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untoward

[uhn-tawrd, -tohrd] /ʌnˈtɔrd, -ˈtoʊrd/
adjective
1.
unfavorable or unfortunate:
Untoward circumstances forced him into bankruptcy.
2.
improper:
untoward social behavior.
3.
Archaic. froward; perverse.
Origin
1520-1530
1520-30; un-1 + toward
Related forms
untowardly, adverb
untowardness, noun
Dictionary.com Unabridged
Based on the Random House Dictionary, © Random House, Inc. 2014.
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Examples from the web for untoward
  • The immediate cause of everyone's distress is an untoward sequence of weather events.
  • Psychiatry is a eon behind any such revelation of the untoward ontology of nightmares.
  • Altering memory in response to group influence may produce untoward effects.
  • Although the overwhelming majority of egg donors suffer no untoward consequences, there are medical risks to providing eggs.
  • There will be some untoward effects, as with all vaccines, but that is the way it is with all broad medical interventions.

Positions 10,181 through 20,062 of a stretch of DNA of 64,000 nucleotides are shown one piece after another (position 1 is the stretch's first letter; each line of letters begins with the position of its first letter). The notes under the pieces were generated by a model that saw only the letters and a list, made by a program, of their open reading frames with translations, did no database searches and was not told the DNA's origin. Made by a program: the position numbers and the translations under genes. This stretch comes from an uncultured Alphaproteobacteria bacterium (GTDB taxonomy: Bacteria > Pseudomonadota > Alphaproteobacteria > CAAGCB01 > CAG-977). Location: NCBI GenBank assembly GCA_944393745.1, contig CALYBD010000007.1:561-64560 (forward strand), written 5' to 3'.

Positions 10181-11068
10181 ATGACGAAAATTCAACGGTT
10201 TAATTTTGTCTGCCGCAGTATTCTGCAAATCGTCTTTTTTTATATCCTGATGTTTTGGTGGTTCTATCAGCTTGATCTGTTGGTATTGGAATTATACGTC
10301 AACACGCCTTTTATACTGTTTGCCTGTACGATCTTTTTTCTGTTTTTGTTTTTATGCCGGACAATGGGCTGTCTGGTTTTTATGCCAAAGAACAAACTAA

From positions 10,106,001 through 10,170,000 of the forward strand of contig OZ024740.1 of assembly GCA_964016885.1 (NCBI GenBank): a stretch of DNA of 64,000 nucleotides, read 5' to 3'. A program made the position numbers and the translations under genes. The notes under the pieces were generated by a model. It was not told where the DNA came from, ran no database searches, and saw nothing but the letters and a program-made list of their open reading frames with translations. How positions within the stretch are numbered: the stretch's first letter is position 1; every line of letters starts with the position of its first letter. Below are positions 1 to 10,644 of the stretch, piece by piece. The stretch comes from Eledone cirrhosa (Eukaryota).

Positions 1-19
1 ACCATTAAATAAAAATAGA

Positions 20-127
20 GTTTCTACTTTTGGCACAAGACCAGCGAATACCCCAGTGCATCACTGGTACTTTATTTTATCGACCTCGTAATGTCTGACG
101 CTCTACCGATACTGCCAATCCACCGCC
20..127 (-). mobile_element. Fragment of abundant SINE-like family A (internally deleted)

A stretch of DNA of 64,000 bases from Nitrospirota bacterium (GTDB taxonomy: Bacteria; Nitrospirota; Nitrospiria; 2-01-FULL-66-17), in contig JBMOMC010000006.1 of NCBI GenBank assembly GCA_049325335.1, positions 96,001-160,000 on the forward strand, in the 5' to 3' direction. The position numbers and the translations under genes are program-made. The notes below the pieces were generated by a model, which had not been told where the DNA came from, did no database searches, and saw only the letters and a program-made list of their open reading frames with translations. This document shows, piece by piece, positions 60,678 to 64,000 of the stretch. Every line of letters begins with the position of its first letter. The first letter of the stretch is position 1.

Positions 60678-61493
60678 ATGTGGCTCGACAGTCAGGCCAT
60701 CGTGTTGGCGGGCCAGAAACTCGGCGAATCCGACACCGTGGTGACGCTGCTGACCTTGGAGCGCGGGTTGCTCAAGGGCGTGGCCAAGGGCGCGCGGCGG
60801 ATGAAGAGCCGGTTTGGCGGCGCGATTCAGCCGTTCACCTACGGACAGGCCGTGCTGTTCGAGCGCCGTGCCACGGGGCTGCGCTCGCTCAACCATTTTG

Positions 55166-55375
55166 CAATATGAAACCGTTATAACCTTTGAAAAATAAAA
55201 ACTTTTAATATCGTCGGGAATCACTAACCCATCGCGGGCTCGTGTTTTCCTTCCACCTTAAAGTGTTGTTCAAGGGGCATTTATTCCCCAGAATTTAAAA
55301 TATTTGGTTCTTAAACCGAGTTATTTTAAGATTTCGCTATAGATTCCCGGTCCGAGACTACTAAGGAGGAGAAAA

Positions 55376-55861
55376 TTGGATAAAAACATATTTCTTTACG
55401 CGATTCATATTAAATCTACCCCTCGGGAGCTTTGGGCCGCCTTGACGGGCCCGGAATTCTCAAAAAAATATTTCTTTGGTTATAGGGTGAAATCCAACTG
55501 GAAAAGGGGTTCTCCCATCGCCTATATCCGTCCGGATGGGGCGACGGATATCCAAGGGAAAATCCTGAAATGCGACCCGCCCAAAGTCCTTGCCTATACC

• Pilots are there only in case something untoward happens.
  • Allergic or other untoward reactions could occur to substances used as fillers, flavors and coloring agents.
  • Neither system is currently showing anything untoward.
  • Hidden because the amount of alcohol now causing trouble had no untoward social or physical effects in middle age.
  • They found bare tunnels and no evidence that the area had been used for anything untoward.
British Dictionary definitions for untoward

untoward

/ˌʌntəˈwɔːd; ʌnˈtəʊəd/
adjective
1.
characterized by misfortune, disaster, or annoyance
2.
not auspicious; adverse; unfavourable
3.
unseemly or improper
4.
out of the ordinary; out of the way
5.
(archaic) refractory; perverse
6.
(obsolete) awkward, ungainly, or uncouth
Derived Forms
untowardly, adverb
untowardness, noun
Collins English Dictionary - Complete & Unabridged 2012 Digital Edition
© William Collins Sons & Co. Ltd. 1979, 1986 © HarperCollins
Publishers 1998, 2000, 2003, 2005, 2006, 2007, 2009, 2012
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Word Origin and History for untoward
adj.

1520s, "not having inclination" (to or for something), also "difficult to manage, unruly," from un- (1) "not" + toward.

Online Etymology Dictionary, © 2010 Douglas Harper
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